Dental Problems in Childhood and Adulthood
Dental problems that affect children can unfortunately have lasting consequences into adulthood. A new study is currently being developed by the University of Queensland’s Schools of Medicine and Dentistry, where researchers will be evaluating volunteers between the ages of two and 10. The study will determine if children with dental problems are more vulnerable to chronic illnesses and obesity. Their primary focus will be on those who were born early. Premature children have been known to struggle more with feeding and have more dental problems in comparison to full-term children. They are also at a higher risk of health problems, such as cardiovascular disease and type 2 diabetes.
Unfortunately, 17 percent of all adults have to limit their diet as a result of current dental problems. Children who have undiagnosed or untreated dental problems may limit their diets, as well. Dental issues, such as untreated cavities or lost teeth, can make it hard to eat fibrous fruits, vegetables or meats needed in keeping a healthy general diet and dental diet. Patients may instead turn to highly processed foods that are easier to chew. While this enables them to feel fuller, the foods may lack critical nutrients that support body and dental health. Highly processed foods not only lack nutrients, but they can also stick to teeth and feed oral bacteria. This can increase the risk for even more current and future dental problems. Finally, a diet of primarily processed foods is closely linked to obesity, which can also make dental and chronic health problems more likely.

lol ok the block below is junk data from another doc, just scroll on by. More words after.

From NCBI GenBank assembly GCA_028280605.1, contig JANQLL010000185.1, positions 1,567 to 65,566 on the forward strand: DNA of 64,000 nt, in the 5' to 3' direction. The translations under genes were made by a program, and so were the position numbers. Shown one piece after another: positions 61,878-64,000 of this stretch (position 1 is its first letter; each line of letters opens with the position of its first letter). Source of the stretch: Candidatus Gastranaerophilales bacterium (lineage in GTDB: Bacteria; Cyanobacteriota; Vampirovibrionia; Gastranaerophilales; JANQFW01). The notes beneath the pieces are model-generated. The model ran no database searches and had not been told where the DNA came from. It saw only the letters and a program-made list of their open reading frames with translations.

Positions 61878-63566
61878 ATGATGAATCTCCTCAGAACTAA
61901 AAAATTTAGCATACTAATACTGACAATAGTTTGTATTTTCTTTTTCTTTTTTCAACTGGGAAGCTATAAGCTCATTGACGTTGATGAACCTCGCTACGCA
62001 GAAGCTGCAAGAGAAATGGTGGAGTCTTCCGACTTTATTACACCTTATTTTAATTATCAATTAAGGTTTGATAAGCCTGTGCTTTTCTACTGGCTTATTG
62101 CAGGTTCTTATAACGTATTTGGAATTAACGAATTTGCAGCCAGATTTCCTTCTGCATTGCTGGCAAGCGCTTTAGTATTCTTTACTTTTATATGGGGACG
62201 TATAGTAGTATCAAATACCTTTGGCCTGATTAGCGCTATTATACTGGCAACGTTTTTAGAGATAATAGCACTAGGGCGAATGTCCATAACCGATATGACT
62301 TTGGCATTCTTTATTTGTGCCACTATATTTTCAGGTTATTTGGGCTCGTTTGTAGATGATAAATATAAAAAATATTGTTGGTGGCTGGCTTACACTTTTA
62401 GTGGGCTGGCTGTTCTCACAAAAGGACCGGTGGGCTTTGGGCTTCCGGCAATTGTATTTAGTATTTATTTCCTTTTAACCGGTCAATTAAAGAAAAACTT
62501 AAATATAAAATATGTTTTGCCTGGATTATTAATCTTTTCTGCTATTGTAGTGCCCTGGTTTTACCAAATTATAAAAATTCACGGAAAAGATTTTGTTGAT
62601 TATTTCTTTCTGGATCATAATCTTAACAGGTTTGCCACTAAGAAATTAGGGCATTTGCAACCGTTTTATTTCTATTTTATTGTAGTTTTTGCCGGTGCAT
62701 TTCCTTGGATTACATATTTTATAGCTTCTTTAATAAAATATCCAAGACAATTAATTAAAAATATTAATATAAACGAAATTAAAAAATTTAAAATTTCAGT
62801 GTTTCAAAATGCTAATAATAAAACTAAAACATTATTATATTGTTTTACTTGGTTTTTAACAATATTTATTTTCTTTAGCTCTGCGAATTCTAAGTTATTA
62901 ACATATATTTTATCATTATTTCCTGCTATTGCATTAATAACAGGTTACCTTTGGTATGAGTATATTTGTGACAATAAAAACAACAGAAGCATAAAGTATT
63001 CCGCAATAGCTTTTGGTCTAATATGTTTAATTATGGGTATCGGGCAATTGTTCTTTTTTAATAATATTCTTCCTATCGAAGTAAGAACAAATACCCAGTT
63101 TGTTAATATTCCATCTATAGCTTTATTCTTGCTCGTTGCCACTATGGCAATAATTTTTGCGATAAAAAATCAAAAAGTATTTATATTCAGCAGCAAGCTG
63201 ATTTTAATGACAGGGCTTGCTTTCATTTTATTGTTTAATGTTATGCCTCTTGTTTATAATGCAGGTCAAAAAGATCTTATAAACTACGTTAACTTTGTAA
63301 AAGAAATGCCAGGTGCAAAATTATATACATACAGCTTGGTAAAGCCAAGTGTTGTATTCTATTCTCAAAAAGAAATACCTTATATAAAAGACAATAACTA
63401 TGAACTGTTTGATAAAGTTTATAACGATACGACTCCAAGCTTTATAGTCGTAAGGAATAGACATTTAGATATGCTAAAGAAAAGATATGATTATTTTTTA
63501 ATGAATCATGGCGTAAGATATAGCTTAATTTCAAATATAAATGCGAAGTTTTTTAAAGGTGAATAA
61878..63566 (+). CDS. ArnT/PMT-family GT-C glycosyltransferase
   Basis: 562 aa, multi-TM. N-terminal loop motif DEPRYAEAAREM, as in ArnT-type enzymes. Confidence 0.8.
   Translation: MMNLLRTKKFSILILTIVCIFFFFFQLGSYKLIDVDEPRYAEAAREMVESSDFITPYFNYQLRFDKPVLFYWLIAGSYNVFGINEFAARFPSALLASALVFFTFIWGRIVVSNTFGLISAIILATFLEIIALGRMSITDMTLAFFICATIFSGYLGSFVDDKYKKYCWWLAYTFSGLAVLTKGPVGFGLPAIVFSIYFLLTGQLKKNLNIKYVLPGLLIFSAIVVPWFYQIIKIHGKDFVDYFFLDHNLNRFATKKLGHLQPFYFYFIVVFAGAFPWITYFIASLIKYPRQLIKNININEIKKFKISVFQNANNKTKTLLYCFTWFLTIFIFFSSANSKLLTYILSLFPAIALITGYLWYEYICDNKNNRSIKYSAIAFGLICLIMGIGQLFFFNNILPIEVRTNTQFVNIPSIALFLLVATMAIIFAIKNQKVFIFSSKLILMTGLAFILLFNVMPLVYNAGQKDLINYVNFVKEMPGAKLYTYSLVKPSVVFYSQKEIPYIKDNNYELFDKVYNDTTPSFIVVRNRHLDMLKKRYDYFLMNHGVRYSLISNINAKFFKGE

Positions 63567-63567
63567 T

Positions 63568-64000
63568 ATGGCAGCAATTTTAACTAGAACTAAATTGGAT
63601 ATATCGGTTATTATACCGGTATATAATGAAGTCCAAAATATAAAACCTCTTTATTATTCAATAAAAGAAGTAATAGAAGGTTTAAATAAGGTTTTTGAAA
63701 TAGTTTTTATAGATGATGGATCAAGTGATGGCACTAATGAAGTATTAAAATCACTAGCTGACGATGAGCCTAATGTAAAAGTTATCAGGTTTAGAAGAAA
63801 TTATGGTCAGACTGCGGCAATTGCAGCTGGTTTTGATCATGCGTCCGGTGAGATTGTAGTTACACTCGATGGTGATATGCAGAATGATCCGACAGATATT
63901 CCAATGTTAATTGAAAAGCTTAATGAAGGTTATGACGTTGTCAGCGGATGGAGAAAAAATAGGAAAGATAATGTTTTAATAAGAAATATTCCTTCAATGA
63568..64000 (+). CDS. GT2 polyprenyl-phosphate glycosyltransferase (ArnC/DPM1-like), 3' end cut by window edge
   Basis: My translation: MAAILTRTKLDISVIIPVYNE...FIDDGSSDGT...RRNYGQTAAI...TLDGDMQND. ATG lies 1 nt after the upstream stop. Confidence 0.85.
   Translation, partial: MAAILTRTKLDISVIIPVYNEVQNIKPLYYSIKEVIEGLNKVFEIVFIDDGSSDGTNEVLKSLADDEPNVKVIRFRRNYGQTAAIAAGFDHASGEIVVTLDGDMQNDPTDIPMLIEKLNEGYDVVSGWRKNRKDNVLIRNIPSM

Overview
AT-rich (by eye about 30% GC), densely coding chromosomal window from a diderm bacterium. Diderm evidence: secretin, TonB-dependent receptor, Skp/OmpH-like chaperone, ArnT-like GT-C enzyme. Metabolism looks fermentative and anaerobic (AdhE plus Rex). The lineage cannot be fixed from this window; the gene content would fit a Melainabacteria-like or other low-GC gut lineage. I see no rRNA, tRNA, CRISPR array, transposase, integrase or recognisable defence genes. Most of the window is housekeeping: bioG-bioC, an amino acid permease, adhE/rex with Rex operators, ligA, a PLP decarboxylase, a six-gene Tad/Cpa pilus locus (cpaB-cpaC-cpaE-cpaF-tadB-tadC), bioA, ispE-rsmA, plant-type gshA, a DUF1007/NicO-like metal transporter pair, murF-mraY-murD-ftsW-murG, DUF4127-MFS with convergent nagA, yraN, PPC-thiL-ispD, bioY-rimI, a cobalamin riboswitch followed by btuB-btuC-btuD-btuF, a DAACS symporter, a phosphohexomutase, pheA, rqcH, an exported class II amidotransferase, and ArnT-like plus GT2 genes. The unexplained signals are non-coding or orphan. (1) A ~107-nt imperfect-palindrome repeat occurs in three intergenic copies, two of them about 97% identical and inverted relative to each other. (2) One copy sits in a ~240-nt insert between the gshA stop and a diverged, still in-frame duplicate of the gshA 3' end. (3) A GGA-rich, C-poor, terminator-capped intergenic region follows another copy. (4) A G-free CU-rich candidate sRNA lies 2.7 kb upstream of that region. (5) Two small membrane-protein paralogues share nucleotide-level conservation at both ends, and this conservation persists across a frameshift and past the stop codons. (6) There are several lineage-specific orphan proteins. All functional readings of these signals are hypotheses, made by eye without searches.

Helping your child establish good dental habits early in life may not only lead to a healthier, more attractive smile, but it may also protect his or her long-term health. Call us today to find out more or to schedule an appointment with our pediatric dentist.
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